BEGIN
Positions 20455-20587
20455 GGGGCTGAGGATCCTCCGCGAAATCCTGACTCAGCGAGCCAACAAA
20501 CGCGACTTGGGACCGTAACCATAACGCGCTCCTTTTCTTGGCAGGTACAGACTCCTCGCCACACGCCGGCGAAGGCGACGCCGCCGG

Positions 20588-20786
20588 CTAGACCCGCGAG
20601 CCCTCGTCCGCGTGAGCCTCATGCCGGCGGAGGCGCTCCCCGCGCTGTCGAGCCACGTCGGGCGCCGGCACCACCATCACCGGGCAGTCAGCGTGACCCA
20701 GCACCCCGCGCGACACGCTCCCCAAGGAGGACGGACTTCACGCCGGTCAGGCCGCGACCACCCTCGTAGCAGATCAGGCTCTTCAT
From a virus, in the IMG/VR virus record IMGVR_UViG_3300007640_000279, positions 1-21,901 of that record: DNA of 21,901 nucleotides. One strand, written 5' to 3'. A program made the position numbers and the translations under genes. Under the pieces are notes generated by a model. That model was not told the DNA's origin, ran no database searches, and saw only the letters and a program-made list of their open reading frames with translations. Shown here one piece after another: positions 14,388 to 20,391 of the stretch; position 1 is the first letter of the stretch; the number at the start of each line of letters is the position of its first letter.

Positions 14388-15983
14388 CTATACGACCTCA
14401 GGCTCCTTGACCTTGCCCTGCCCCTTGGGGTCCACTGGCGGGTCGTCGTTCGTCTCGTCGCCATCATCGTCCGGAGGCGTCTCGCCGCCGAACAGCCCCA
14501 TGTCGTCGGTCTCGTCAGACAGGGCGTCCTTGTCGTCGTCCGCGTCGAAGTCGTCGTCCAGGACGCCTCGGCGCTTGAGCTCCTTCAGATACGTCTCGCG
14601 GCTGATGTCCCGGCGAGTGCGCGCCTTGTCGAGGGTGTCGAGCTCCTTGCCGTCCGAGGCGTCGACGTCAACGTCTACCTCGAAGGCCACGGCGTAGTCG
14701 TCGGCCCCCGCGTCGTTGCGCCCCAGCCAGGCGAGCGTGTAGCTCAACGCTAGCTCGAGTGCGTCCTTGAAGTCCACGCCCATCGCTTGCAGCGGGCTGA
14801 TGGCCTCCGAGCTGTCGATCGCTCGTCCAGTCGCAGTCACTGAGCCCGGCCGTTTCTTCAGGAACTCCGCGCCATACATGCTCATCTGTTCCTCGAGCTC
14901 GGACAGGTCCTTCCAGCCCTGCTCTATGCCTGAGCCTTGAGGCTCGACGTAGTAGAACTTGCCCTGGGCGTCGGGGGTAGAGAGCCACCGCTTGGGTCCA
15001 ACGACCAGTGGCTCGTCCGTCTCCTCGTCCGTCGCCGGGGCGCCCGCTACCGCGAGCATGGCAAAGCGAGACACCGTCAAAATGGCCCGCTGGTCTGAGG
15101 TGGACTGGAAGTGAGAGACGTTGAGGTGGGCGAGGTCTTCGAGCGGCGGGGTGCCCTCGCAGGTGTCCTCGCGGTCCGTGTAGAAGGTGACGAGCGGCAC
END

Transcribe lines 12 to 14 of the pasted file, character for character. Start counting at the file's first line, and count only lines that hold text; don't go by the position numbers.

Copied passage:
14501 TGTCGTCGGTCTCGTCAGACAGGGCGTCCTTGTCGTCGTCCGCGTCGAAGTCGTCGTCCAGGACGCCTCGGCGCTTGAGCTCCTTCAGATACGTCTCGCG
14601 GCTGATGTCCCGGCGAGTGCGCGCCTTGTCGAGGGTGTCGAGCTCCTTGCCGTCCGAGGCGTCGACGTCAACGTCTACCTCGAAGGCCACGGCGTAGTCG
14701 TCGGCCCCCGCGTCGTTGCGCCCCAGCCAGGCGAGCGTGTAGCTCAACGCTAGCTCGAGTGCGTCCTTGAAGTCCACGCCCATCGCTTGCAGCGGGCTGA